Where decisions are taken they should be clearly recorded in minutes. You need to think carefully about contributing properly in meetings, making sure you are challenging decisions being made, demonstrating your own strategic thought processes. And more important than ever, carefully reviewing and editing the meeting minutes so that they are an accurate reflection of what was discussed. You should push for meeting minutes to be circulated as soon as possible after the meeting so that the discussions remain fresh in their minds. You are advised at all times – but especially now – to keep any notes of meetings that you make.
Take professional advice
Whilst the company may not want to be spending money on what might be perceived to be expensive professional advisors at this time, if you are concerned about decisions being made without advice from the company lawyers, accountants or auditors, taking (and following) professional advice is your best defence to a negligence claim. Ensure you are happy with any instructions they are given and assumptions they are asked to work from.
Now is not the time for it. You need to do what is necessary to fulfil your directors' duties. Disagree with your allies or side with those you have not historically got on with if you believe it is the right position to take. Your clear focus must be on your duties and demonstrating that you are fulfilling them; you have a duty to exercise independent judgment. Times of economic uncertainly often lead to litigation – be prepared to explain (and in the extreme) defend your position.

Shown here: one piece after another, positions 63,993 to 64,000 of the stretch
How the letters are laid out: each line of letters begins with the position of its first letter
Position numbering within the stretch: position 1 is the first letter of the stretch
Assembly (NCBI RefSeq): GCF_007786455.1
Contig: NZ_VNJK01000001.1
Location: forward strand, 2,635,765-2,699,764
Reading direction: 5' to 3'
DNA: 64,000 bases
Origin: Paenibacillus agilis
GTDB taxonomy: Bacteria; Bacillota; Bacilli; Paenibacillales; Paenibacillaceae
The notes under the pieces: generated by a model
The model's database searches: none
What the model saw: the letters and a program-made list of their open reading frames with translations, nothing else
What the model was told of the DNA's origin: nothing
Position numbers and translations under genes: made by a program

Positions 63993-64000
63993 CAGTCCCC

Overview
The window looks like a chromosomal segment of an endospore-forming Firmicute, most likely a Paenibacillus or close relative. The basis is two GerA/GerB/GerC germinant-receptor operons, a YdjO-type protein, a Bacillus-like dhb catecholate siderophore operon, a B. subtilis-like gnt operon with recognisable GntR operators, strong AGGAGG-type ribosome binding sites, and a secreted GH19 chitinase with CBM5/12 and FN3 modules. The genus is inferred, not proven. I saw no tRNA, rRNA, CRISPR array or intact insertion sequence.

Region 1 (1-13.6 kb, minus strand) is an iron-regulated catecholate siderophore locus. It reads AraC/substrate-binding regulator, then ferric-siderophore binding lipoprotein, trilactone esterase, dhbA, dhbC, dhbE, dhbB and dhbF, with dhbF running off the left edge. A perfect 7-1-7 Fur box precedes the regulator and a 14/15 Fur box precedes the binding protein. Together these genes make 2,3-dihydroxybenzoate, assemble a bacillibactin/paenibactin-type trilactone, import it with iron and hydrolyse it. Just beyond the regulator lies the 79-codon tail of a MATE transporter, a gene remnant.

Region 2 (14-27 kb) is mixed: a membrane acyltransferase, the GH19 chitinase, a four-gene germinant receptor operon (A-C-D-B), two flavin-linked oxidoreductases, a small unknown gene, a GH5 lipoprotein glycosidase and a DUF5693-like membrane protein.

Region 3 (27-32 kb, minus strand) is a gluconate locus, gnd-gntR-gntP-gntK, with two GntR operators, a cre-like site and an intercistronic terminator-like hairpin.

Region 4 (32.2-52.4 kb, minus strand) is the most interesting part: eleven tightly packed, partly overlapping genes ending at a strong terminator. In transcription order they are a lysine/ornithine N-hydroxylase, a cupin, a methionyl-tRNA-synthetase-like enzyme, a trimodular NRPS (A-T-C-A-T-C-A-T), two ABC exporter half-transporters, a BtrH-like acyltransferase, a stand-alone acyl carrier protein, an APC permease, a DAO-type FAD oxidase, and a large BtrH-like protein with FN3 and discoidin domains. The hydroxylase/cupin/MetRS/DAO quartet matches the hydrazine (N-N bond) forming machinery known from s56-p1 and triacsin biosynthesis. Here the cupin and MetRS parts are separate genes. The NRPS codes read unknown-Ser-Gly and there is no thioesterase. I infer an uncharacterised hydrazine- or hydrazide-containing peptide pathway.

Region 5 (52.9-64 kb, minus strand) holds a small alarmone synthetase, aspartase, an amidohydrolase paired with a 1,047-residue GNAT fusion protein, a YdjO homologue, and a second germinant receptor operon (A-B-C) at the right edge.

Board meetings should continue in the same way as before, as far as practicable. Papers must be circulated in good time, agendas need to be drawn up and gone through. You must not allow administrative issues to prevent you from taking part in decision making processes. If you are 20 minutes late to a meeting due to technical issues – ensure that is noted in the minutes. If you are unable to hear something being said or review something being discussed, ensure that is noted in the minutes. These are unprecedented times and there are many challenging issues to working at home but these will not justify you failing to fulfil your obligations and duties as a director.
Practical guidance for COVID-19
Read the latest COVID-19 related updates on our hub.